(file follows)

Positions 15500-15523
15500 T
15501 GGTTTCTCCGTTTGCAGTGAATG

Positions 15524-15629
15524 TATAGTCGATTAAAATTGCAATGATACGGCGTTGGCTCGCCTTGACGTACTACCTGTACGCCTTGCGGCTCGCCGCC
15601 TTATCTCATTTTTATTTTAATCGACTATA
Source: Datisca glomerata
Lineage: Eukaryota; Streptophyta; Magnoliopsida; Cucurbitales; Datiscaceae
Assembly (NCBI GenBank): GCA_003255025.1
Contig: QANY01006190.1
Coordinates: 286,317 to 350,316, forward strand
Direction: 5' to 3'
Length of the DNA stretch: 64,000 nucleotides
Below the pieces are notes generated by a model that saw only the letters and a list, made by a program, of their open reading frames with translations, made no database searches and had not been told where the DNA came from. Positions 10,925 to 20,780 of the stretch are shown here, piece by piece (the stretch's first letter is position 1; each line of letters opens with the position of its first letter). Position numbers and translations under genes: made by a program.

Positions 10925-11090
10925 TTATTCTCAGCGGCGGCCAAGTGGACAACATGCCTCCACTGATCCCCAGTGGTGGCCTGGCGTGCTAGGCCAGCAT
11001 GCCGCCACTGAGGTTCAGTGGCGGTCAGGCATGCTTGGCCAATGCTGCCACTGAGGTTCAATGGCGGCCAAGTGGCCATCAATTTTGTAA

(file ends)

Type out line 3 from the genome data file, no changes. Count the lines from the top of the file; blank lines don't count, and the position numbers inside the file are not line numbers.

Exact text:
15501 GGTTTCTCCGTTTGCAGTGAATG